A “milestone day in the effort to revitalise Toronto’s waterfront”, according to John Campbell, President and CEO of Waterfront Toronto, as the design for the Parkside development was unveiled. Although the item was held in Council earlier in the day and an initial press conference with the architect and Mayor Miller was cancelled, the design is expected to be approved by the end of the current session.
The mixed-use development, designed by internationally-renowned architect, Moshe Safdie, with developer Great Gulf Group, will be a premier residential and commercial building of approximately 36-storeys, rising from a 38-metre high podium base. It will also be the first private sector development in the East Bayfront neighbourhood . Sitting at the bottom of Lower Sherbourne Street, facing Sherbourne park, the tower will extend from Queens Quay, to the South, to Lake Shore Boulevard, to the North. The new building will join the future Corus Entertainment headquarters and the new George Brown College’s Centre for Health Sciences in the first stages of this large scale redevelopment plan.
“The vision for the project”, according to Safdie, “is ‘gardens in the sky’,” who has incorporated various levels of roof gardens and terraces into the scheme. By using a traditional masonry frame, which allows for both recessed glass and areas of floor to ceiling glass, Safdie has been able to maintain a sense of transparency, which he feels many all-glass buildings can lack. While the building has physical transparency, it has also been designed with conceptual transparency in mind, by enabling local residents, workers and visitors to pass through the building and connect to Sherbourne Park, Lake Shore Boulevard or Queens Quay, using walkways in and around the development. This sense of openness is intended to promote a sustainable and liveable community, in combination with ground floor retail, which will run along the edge facing Sherbourne Park.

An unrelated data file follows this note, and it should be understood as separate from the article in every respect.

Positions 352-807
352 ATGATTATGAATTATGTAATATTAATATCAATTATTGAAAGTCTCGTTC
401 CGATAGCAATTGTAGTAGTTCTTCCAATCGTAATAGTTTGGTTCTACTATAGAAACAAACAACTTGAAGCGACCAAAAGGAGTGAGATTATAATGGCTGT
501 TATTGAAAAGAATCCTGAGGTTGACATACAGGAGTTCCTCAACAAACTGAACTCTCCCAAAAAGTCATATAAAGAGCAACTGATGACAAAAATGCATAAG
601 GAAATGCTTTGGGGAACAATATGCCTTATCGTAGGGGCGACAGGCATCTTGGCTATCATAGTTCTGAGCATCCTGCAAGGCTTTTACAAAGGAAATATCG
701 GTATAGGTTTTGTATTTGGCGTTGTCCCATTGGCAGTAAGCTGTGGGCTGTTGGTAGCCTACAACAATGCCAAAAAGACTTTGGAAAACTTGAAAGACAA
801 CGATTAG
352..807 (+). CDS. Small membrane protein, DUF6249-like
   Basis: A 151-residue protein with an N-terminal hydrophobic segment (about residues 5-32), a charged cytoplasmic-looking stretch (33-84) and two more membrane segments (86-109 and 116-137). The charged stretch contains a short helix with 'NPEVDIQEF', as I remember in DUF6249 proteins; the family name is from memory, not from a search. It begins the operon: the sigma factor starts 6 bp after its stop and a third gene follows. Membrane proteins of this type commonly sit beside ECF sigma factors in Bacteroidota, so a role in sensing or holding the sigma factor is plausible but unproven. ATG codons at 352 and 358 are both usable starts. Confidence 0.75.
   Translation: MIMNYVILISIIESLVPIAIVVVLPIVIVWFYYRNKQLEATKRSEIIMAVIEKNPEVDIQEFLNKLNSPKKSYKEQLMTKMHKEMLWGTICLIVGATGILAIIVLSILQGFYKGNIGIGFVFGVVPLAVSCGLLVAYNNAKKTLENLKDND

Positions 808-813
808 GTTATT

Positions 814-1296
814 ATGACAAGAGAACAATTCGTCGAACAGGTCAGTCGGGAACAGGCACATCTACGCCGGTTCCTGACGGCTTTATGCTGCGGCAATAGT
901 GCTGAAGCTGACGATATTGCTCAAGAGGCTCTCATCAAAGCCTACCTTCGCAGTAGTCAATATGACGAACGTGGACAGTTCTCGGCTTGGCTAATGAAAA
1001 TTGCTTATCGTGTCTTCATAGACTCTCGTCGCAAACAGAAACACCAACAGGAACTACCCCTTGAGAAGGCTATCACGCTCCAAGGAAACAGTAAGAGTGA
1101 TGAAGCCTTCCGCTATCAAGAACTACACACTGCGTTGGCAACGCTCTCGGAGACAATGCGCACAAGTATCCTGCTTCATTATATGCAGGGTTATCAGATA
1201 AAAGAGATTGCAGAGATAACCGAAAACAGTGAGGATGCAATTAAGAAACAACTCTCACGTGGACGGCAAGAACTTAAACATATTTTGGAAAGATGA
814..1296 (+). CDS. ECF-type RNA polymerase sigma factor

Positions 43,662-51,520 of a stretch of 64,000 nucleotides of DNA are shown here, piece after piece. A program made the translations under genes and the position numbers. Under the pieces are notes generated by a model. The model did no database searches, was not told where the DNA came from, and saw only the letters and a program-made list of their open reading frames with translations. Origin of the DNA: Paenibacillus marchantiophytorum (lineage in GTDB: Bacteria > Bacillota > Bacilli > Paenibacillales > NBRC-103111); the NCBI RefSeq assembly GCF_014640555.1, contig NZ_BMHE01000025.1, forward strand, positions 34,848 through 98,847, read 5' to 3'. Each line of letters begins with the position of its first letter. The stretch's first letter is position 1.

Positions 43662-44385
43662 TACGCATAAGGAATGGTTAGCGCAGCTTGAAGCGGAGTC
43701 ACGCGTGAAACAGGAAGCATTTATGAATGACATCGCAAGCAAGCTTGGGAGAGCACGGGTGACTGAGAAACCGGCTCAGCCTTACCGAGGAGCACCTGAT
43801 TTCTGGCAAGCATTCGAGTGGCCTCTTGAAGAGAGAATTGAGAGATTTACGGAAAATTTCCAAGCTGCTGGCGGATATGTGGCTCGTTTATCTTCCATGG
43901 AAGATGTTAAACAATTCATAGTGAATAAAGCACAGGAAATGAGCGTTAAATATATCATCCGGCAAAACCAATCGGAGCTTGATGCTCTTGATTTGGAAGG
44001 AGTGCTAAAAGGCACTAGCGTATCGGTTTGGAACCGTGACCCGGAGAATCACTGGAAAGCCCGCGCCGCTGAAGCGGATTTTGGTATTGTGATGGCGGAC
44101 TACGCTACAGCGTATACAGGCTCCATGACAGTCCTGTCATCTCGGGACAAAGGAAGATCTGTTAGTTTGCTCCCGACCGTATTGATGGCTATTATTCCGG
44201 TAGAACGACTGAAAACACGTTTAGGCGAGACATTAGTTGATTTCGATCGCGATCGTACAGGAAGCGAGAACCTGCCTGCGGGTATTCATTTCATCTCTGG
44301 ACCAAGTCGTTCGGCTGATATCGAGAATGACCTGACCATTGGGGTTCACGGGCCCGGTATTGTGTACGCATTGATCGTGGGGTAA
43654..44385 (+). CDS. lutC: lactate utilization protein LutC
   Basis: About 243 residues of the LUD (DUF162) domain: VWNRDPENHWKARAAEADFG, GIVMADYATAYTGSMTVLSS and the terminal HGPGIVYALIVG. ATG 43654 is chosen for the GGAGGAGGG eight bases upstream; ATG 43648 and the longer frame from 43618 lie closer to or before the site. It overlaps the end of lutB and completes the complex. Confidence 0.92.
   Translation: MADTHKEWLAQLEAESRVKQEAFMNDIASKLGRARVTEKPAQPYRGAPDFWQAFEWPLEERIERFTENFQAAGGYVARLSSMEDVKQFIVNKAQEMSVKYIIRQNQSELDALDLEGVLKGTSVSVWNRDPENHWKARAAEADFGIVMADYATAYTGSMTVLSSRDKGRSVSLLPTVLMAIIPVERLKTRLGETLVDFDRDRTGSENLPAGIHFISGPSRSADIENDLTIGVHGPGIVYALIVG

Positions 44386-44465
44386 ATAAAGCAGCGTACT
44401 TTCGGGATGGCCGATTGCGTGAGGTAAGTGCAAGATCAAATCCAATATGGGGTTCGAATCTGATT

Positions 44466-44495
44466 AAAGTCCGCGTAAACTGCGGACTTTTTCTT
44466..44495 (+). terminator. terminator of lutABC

Safdie says that, for him, ” ‘wow’ is not a criteria for excellence” and believes the profession of architecture is “suffering from capricious and arbitrary wows.” Rather, for his design the first criteria was “What is [the building] offering to those that live in it and what is it offering the City in terms of contributing to the public realm.” His objective is simply, “to create a wonderful environment.”
This is Safdie’s second residential building in Canada (the first being the famous Habitat ’67, his innovative housing scheme from Expo ’67), and second building in Toronto (his first was the expansion of Lester B. Pearson Airport) , although, as he points out, “not that I haven’t tried a few times.” The project design team for the Parkside development also includes Les Klein and Sheldon Levitt of Quadrangle Architects Ltd, Janet Rosenberg of Janet Rosenberg + Associates Landscape Design and Anna Simone of Cecconi Simone Inc.
Images by Moshe Safdie and Associates Inc.